J. L. BELL is a Massachusetts writer who specializes in (among other things) the start of the American Revolution in and around Boston. He is particularly interested in the experiences of children in 1765-75. He has published scholarly papers and popular articles for both children and adults. He was consultant for an episode of History Detectives, and contributed to a display at Minute Man National Historic Park.

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Tuesday, July 23, 2013

The Face of Joseph Corré

Yesterday I left Joseph Corré in 1803 with his Mount Vernon Gardens theater closing. He advertised that real estate for rent for many months in the New York newspapers. All of the other ads from him that I’ve seen in the 1800s are for real estate, not theater or catering services, suggesting he didn’t go back to those businesses.

The 14 Aug 1823 National Journal reported:
Yesterday afternoon, in the 76th year of his age, Joseph Corré, a native of France, and for many years a resident of this city. His friends and those of his family, are requested to attend the funeral this afternoon, at 5 o’clock, from his late dwelling No. 49 Lespinard st.
The 18 August Boston Daily Advertiser also reported that Corré had died in New York, aged 76.

More information appears in the Genealogy of the Bostwick Family in America, published in 1901, but it’s not fully reliable. That book says:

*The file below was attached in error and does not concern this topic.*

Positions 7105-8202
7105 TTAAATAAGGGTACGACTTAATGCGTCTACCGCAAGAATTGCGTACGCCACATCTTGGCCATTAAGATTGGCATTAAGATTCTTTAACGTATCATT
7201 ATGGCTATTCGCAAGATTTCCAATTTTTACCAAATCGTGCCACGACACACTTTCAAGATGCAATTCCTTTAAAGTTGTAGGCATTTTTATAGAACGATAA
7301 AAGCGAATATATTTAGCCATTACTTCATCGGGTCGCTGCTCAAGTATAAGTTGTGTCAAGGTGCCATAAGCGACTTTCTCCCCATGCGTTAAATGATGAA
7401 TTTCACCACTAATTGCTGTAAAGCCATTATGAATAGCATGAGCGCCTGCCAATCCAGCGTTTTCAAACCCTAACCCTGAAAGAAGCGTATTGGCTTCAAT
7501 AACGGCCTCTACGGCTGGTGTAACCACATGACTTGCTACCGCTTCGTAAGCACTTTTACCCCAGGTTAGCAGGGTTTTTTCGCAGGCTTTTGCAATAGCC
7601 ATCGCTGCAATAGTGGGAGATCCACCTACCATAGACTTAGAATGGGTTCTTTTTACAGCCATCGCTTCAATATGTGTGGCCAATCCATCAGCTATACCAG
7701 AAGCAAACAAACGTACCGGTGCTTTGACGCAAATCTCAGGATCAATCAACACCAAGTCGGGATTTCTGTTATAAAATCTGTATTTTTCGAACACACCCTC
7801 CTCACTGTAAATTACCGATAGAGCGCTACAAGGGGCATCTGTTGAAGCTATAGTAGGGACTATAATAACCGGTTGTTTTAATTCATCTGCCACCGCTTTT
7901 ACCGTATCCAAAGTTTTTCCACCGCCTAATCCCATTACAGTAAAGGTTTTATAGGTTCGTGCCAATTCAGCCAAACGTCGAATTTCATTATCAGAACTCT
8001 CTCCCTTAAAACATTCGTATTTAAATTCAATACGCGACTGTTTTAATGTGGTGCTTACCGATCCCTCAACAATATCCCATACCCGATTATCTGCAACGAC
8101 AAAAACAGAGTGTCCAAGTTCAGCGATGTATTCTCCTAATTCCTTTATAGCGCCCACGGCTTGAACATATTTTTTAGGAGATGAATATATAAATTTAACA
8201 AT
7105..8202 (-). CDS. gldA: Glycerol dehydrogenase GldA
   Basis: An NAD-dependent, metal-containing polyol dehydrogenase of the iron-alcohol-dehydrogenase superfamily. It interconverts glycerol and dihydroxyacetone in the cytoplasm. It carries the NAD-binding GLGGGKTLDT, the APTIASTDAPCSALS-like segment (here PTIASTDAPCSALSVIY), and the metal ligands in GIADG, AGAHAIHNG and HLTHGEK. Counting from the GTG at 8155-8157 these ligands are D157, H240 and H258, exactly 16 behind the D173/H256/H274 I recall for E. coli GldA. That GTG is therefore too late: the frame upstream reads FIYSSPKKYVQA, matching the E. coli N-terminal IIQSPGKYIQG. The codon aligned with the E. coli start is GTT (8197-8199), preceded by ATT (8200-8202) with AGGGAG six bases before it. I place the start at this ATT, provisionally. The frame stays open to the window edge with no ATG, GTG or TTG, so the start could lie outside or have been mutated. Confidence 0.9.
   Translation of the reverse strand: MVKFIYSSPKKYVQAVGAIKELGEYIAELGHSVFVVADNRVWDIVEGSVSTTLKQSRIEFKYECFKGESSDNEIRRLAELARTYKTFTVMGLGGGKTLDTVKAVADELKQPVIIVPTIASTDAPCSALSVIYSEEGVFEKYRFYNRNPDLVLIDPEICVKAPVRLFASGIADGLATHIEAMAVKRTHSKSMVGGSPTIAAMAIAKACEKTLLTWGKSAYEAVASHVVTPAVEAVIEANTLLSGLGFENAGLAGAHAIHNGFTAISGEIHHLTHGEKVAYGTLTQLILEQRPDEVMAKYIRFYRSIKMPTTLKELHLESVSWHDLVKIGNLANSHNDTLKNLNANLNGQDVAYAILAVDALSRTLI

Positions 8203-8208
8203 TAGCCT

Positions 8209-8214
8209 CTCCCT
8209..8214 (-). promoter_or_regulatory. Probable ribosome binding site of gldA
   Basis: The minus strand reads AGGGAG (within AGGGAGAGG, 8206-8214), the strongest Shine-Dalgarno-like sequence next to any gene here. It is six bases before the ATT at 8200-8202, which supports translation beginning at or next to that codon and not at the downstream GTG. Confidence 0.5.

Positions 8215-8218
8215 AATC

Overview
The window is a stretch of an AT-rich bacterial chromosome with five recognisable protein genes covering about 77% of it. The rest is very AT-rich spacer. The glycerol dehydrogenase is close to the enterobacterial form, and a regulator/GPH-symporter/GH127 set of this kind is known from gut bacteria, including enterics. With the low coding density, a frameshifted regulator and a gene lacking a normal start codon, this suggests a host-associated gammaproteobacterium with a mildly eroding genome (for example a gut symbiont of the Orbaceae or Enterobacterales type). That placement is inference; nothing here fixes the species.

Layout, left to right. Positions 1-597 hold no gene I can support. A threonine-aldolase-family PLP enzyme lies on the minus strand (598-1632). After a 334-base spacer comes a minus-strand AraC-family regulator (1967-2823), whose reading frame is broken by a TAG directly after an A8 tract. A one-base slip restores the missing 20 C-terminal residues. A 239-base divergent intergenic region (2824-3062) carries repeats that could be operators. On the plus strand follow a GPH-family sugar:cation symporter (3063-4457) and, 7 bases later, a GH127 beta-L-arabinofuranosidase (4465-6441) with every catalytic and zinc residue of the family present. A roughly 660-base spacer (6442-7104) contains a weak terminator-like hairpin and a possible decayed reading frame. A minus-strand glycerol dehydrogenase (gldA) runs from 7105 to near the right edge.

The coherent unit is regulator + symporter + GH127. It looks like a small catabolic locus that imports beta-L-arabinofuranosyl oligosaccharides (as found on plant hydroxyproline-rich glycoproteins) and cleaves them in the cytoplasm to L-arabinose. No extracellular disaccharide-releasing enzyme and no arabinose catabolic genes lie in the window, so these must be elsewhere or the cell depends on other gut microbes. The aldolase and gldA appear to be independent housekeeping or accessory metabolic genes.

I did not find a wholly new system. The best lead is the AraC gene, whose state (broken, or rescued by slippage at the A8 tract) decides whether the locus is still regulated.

Joseph Corré was born in Montpelier, France, May 26, 1748. He married in Manheim, Germany, June 15, 1777, Barbara Baker. She was born in Manheim, Germany, Nov. 27, 1759.

The family name was originally spelled Corréard, and on his arrival in this country, having left his native land at the outbreak of the French Revolution, Joseph Corréard changed his name to Joseph Corré.

He died in New York City, Aug. 14, 1823, and his wife died there Apr. 4, 1845.
The couple had eleven children between January 1778 and September 1799, and the second-youngest daughter married into the Bostwick family in 1822.

That family tradition conflicts with William Dunlap’s recollection, quoted yesterday, about meeting Corré first in the winter of 1777 in Perth Amboy, New Jersey, cooking for a British army officer. (At the time, the impressive white-wigged cook was apparently not yet thirty years old.) A plethora of newspaper advertisements show that Corré was in business in New York well before “the outbreak of the French Revolution.” But it might have been easier for the family to picture their ancestor as a refugee from the French Revolution than as part of the British military force.

Given that Joseph Corré was in America by early 1777, when and where did he marry Barbara Baker (whose name might originally have been Biekert or the like)? Her reported native city, Mannheim, is right beside modern Hesse, so perhaps she came to New York in 1776 attached to the king’s Hessian troops. Did the couple emigrate together? Or did they meet in New York and marry there? Their first child arrived seven and a half months after the wedding.

The Bostwick family also owned the portrait of Joseph Corré shown above, painted alongside one of Barbara by James Sharples (1751-1811). They were sold at Sotheby’s in January 2010 and at the Leighton Galleries in May 2010, if I read Artfact correctly.


Barbara Wells Sarudy said...

You may find more Corre information in the dissertation of Thomas M. Garrett, “A History of Pleasure Gardens in New York City, 1700-1865,” Ph.D. dissertation, New York University, 1978.

J. L. Bell said...

Thanks for the reference, and for sharing your detailed description of the attractions at Corré's gardens and his rivals' around 1800.

g. Lovely said...

Any records of 'camp followers' arriving with the Hessians in 1776? or perhaps the Corre grobmutter was soldier's dependant?